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Below you can see:

- schemes of the ovule development

-short movie scene showing two motile sperms + snapshots + YouTube video and more



 
ovules with pollination droplet (photo Cor Kwant)
 pollination droplet is present on the micropyle 
at the tip of the integument

 
Ovule development

Ovule developmentgametophyte
 
 

immature seedmature seed
immature (left) and mature (right) enlarged, fleshy seed with inner hard part (black)
Drawings adapted from Fig. 22-15 in Bold, H. C. et al. (1987), Morphology of plants and fungi, 5th ed. New York, Harper & Row. 

Drawings courtesy University of Toronto (Canada).

Ginkgo embryo
young embryo
Ginkgo female ovuliferous structures
 female ovuliferous structures

images University of Lethbridge, Alberta, Canada


ovule

Drawing after 'Pour la Science' 2008.

pollen
 microstrobilus

Ginkgo pollen

images University of Lethbridge, Alberta, Canada


motile sperms in the pollen chamber

During the months following pollination, the pollen grows big enough to form two motile sperms in the pollen chamber.


Click here to see a short film scene (2.2 MB) showing two motile Ginkgo sperms.

Scene from the research film 'The sea in the seed, sperm of Ginkgo biloba and reproductive evolution  in plants' , produced by Okada Kazuo; the best scientific film award at Ronda, Spain and TEPIA Grand Prix in Tokyo (2000) -  TokyoCinema Inc.

Film Sea in the Seed

Some snapshots from this film :
pollen
pollen grains
Ginkgo pollen grain
Ginkgo ovules
Spring: the pollen on the male Ginkgo tree are growing. The pollen grains are released from the pollen sacs of male trees (April-May); they are carried to the female trees by the wind. The pollen grain is four-celled. One of the cells produces sperms. A pollen grain is therefore a "flying gametophyte". On the tip of a young ovule is a pore through which the pollen enters.
pollination droplet
droplet with pollen
archegonia
pollen chamber
When it is ready for pollination a droplet is released from the inside of  the ovule to catch the pollen. Repeatedly the drop retracts in the tiny opening and brings the pollen grains into the pollen chamber. Fertilization does not occur immediately after pollination.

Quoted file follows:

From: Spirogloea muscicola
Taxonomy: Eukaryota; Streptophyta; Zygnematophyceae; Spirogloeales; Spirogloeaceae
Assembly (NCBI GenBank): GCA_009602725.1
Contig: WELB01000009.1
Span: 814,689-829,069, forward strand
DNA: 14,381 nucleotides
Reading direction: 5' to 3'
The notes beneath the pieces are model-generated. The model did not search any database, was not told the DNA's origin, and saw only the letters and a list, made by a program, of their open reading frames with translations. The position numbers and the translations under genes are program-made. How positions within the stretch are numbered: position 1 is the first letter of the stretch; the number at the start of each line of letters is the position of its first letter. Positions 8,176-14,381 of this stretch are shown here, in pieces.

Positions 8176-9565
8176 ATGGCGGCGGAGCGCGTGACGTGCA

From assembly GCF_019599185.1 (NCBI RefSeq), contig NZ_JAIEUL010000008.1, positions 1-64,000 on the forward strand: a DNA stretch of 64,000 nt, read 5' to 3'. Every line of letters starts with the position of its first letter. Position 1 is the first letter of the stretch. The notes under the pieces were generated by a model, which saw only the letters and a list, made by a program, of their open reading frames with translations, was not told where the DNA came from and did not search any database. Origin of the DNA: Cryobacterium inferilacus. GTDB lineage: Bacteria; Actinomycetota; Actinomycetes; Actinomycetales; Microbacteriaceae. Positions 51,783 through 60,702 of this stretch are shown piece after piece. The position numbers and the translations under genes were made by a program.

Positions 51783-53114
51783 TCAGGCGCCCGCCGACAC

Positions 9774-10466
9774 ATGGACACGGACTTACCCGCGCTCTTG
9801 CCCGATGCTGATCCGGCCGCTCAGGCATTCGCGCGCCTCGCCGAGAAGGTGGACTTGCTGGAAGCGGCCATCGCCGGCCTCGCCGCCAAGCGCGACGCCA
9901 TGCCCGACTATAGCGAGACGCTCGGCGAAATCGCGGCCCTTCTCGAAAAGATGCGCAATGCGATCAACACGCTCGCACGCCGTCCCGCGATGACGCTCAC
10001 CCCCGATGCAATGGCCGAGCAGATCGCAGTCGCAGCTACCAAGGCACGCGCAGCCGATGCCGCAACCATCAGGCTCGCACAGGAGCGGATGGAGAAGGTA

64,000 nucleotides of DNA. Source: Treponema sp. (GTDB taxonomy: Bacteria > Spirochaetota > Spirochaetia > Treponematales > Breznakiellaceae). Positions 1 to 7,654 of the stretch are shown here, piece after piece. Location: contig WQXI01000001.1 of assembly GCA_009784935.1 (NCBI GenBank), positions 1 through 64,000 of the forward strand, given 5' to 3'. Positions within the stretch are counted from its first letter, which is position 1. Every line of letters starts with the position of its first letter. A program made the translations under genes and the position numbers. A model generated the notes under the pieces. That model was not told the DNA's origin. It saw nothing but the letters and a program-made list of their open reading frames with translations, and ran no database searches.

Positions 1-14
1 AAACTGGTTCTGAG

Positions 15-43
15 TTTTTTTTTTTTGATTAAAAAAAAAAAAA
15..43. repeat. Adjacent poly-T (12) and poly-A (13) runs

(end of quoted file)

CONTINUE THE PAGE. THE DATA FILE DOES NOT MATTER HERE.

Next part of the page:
The  actual fertilization mostly takes place in fall (depending on external temperature). Inside the archegonia egg cells are maturing. 
Usually only one of the two fertilized eggs germinates. During the months following pollination, the pollen forms two sperms in the pollen chamber, absorbing water and fertilizer from the female tissue - a nucellus. 
sea in seed
Ginkgo sperms
swimming Ginkgo sperm
Ginkgo sperm
The pollen chamber and the space around the tentpole unite into a bigger archegonial chamber. This fluid could be regarded as "the sea"  in the seed. Two sperms in the pollen tube.  The pollen tube ruptures and the Ginkgo sperms swim upwards in "the sea" toward the eggs. The Ginkgo sperm has c. 1000 flagella (cilia) arranged in a spiral.  The sperm of the Ginkgo has many similarities with that of the Cycad.
The Cycad and Ginkgo have partially followed the same reproduction method the ancestors of green plants had in the water; they produce a similar watery environment in a seed. 
swimming Ginkgo sperm
fertilization
Ginkgo seed
More info on my Propagation-page.
Videos I made of pollen / seeds:
click here.

More photos of the seed development here.

Ginkgo sperms swim forward with cilia at the front. Compared to mosses and ferns, Ginkgo sperm can swim safely in this "inner sea" and can reach the egg cells more successfully. The sperms swim shortly in the liquid. The egg cells attract nearby sperms to the entrance of the archegonium, then one of them fuses with the egg nucleus, the actual fertilization. 
Ginkgo biloba and the cycads are the only living seed plants with motile sperm cells.
.germinating Ginkgo seed
.Ginkgo seedling
Film scene © TokyoCinema Inc.
Snapshots taken from this film and other photos: Cor Kwant.

 To watch the full movie "The sea in the seed": click here.

The spermatozoid of Ginkgo biloba
Video on YouTube about the spermatozoid of Ginkgo biloba, first discovered in seeds obtained by Sakugoro Hirase in 1896. More on this video: Cycas revoluta and Slime mould.
From ScienceNet, Japan

Video Ginkgo spermatozoid

Video fragment: spermatozoid of Ginkgo biloba
(This fragment is not on YouTube; loading please wait.)
From ScienceNet, Japan


Videos I made of trees / pollen / seeds: click here.

Watch video (Japanese): Swimming Ginkgo sperm (includes micro fragments): click here.
 
 
 

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